European stocks and U.S. stock futures fell on Friday and the safe-haven dollar looked set for a weekly gain as a Wall Street battle between hedge funds and retail investors and a row in Europe over COVID-19 vaccine supply cooled risk appetite.
Wall Street has been gripped by a coordinated assault by small traders organising over online forums, such as Reddit, to force hedge funds to reverse short positions - or bets that stocks would fall - on companies such as GameStop and AMC Entertainment.
The attack comes after central bank and government stimulus have propelled stock markets to record highs, encouraging buying by retail investors.
"The GameStop saga will end, leaving a sour taste in policymakers' mouths," said Ipek Ozkardeskaya, senior analyst at Swissquote Bank.
"The story could be a trigger for action that could bring the government and the central bank to revise their ultra-loose policies that throw liquidity in the middle, and not towards a reasonable target."
Brokers cut off borrowing facilities and restricted trading in some of the hottest names overnight, driving down their prices.
The boss of popular online broker Robinhood said the curbs were deployed to protect the brokerage and its customers but that some restrictions will be lifted on Friday.
S&P 500 futures fell 1.5% and Nasdaq 100 futures fell 1.8%, more than reversing gains made on Thursday as the earnings season got off to a strong start.
Britain's FTSE 100 index fell 1.7% and was set to record its worst week since October. European stocks fell 1.5%.
COVID-19 vaccine production delays have snowballed into a spat between Britain, the European Union and drugmakers over how best to direct limited supplies.
Europe's fight to secure vaccines intensified on Thursday when the EU warned drug companies that it would use all legal means or even block exports unless they agreed to deliver shots as promised.
Britain's former vaccine chief Kate Bingham said on Friday she did not believe the EU would block exports.
New variants of the novel coronavirus have also prolonged lockdowns and delayed expectations of an economic rebound.
"The pandemic continues to cast a dark shadow and the timing of any recovery, economic or social, remains unclear," said Richard Hunter, head of markets at Interactive Investor.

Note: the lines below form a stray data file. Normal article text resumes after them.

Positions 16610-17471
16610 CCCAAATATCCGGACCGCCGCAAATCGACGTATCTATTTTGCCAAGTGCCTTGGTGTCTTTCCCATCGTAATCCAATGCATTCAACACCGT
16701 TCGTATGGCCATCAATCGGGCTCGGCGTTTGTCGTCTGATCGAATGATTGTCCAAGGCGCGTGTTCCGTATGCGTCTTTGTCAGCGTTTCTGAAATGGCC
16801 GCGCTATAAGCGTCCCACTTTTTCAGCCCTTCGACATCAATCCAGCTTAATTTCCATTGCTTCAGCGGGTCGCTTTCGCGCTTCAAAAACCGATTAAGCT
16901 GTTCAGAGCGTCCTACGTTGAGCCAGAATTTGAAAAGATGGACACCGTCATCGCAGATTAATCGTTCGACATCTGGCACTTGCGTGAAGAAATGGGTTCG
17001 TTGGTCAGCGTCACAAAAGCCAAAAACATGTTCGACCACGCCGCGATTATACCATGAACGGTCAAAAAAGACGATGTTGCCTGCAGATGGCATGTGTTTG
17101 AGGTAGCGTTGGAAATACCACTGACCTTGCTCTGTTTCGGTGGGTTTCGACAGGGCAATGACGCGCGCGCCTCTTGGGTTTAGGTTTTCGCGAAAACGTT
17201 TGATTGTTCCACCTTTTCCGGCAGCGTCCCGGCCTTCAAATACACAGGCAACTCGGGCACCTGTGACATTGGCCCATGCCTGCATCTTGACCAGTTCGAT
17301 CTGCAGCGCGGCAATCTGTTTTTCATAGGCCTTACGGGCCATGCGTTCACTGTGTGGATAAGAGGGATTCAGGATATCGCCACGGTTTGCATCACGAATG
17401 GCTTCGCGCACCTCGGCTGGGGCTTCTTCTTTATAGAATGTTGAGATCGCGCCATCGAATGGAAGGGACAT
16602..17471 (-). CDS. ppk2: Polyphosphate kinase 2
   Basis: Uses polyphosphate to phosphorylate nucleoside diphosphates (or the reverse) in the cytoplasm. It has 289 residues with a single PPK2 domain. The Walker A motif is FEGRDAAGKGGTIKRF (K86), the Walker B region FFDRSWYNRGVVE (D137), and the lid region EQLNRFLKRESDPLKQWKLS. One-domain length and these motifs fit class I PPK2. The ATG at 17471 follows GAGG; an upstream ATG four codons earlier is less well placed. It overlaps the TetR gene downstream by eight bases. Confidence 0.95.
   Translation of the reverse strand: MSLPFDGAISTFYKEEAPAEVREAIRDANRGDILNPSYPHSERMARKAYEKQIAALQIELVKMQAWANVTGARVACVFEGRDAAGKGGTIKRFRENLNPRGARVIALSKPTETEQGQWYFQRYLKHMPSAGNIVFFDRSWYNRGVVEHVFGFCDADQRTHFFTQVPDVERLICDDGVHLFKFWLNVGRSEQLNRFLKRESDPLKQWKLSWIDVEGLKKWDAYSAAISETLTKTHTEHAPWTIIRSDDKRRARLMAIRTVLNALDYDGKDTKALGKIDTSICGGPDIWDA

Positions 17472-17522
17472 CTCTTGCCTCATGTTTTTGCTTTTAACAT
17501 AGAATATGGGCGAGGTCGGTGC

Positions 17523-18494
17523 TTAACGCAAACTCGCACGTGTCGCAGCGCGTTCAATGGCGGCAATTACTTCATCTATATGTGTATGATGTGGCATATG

Click here http://tmsnrt.rs/2EmTD6j for an interactive chart on the vaccine race
The U.S. dollar rose to a seven-week high against the yen, and gained 0.2% against an index of currencies, bringing its weekly rise to 0.6%. The euro fell 0.12% and the pound dropped 0.3%.
German 10-year government bond yields ticked up one basis point.
World stocks fell 0.5% towards three-week lows set in the previous session.
MSCI's broadest index of Asia-Pacific shares outside Japan fell 1.1% and is on course for a weekly loss of 4.4%. Japan's Nikkei fell 1.9%, recording its first weekly loss of the year.
Meanwhile, the People's Bank of China (PBOC) injected 100 billion yuan into the financial system on Friday, following a week of reducing liquidity, which had sparked concerns the central bank was in fact tightening monetary policy.
Still, the extra money did little to loosen short-term money markets, where rates rose for a fifth straight day and benchmark overnight repo rates surged to their highest in nearly six years.
Oil prices were steady, sticking to ranges seen in the last three weeks, with stalled vaccine rollouts capping upward momentum.
Brent crude futures were up 0.1% at $55.58 a barrel and U.S. crude futures slipped 0.27% to $52.20 a barrel.
(Additional reporting by Tom Westbrook in Singapore and Alwyn Scott in New York; Editing by Richard Pullin, Ana Nicolaci da Costa, William Maclean)